I initially sat with some of the boys as we gathered around the tables, but once the video started playing, they ditched me to move closer to the action on the TV screen.
After a few minutes, two tender-hearted girls – Sasha and Jayda – saw I was sitting alone. They moved their chairs over to keep me company. We watched some of the movie but also talked about school and families and many things.
How often I’m impressed by the kindness of a child!
The girls reminded me the importance of looking around a gathering and seeing who might be feeling alone or left out and reaching out to them.
Wednesday February 3, 2010
Today was our school spelling bee.
Initial rounds were done in the classrooms; then, each grade sent the top 6 finalists to the school gym for the friendly competition in front of cheering classmates.
Fr. Anthony and I took turns as MC, which helped me from playing out.
Some of the matches were decided quickly; others went round after round to determine a champion.
The last group was, of course, the 8th graders. It came down to 4 students who went many rounds without missing.
The difference in their personalities showed even in how they spelled.
Cody is easy-going, had fun and grinned ear-to-ear as he got each word right. Amber is shy, and the judges could barely hear the letters as she successfully handled her words. Erica spelled perfectly; yet, each word finished came with a big question mark. Christian had bold confidence as he rattled off the words.
We got through the regular list and moved on to the challenge words, which caused two students to falter. It came down to Cody and Amber.
Both missed a few words, but since their competitor couldn’t finish the word, the spelling be went on.
I was right next to her and said, “I heard you do it right, Amber; now, go ahead and show the judges you can do it.”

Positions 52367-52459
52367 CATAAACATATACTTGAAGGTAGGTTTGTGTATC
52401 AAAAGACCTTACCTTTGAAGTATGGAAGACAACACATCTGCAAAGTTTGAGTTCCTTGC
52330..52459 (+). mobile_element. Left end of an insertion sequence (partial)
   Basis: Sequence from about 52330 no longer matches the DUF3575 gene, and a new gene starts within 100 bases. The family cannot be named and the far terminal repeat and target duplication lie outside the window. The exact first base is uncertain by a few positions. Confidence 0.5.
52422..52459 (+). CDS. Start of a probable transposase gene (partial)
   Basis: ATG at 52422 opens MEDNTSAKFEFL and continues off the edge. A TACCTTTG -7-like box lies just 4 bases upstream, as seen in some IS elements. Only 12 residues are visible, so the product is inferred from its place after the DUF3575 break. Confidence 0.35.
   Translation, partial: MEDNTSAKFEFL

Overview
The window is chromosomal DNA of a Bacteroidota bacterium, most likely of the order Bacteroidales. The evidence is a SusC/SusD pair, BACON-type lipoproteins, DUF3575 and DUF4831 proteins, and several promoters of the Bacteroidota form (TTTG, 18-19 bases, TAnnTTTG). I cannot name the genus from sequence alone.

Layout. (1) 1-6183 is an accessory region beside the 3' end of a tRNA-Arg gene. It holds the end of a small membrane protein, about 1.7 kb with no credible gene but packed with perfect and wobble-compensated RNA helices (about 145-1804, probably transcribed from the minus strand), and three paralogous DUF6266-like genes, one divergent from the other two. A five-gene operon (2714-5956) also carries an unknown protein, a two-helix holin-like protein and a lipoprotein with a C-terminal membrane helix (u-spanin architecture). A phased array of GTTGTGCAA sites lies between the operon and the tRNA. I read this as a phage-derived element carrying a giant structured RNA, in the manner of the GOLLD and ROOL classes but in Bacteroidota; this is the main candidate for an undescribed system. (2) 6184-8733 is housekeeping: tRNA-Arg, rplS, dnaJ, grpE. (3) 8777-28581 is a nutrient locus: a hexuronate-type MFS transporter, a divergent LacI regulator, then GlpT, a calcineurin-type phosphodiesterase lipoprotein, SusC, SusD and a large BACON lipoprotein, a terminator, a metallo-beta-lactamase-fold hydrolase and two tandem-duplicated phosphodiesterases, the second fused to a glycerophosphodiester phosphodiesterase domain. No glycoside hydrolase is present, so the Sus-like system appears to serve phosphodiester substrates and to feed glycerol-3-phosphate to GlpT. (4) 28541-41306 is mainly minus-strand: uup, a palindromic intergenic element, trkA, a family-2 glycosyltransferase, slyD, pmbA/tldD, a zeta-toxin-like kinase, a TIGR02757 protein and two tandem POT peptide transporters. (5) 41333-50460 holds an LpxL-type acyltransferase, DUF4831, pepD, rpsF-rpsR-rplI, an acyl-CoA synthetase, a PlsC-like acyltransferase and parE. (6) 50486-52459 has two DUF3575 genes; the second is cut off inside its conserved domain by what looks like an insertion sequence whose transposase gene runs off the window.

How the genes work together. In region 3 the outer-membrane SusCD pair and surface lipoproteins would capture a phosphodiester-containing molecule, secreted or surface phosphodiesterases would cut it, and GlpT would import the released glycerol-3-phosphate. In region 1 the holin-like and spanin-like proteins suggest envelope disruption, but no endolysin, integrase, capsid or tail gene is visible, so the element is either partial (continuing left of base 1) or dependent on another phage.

She repeated her spelling more boldly and won!
It’s so satisfying when our students overcome their fears, shyness, insecurity, whatever, and find ways to succeed. Some students are more gifted and talented, but all generally need affirmation and encouragement.
I suppose that’s a good thing for all of us to experience from time to time.
Tuesday, February 2, 2010
After I felt the first tufts of hair fall out, I went to the barber shop and got a good buzz cut – the kind dad used to give us to keep us cool in the heat of summer – no sense messing around.
I don’t know if the buzz was the best idea given our South Dakota winters, but there are plenty of knit caps around as the need arises!
Today, I got to read the winning essays for the Catholic Schools Week writing contest.
Students wrote how being at St. Joseph’s helps them develop faith, knowledge, discipline and morals. Their reflections reassured me we’re passing along some good values.
Because we accept students based on need rather than religion, many of our students come from other faith traditions, which we respect and work with. The four keys we stress – faith, knowledge, discipline and morals – will help anyone make their way through life regardless of tradition or denomination.
Tuesday is also one of my heavier meeting days.
There are so many day-to-day things to attend to while running a school. But, our work also requires planning and thinking ahead.
While there’s so much of the school year left, I just reviewed a draft of next year’s schedule. We also started planning for next year’s budget and discussed the timing for our home remodeling projects.
My stop at the campus print shop reminded me they too are working ahead … on our graduation mailing for May. As we adults look ahead and plan for the future, we also find it helpful this time of year to remind the children in our care of the long-term goals and prizes that will come with graduation if they faithfully study and learn along the way.
Personally, with this illness, keeping my eyes on the long-term goals helps me get through the daily struggles, too.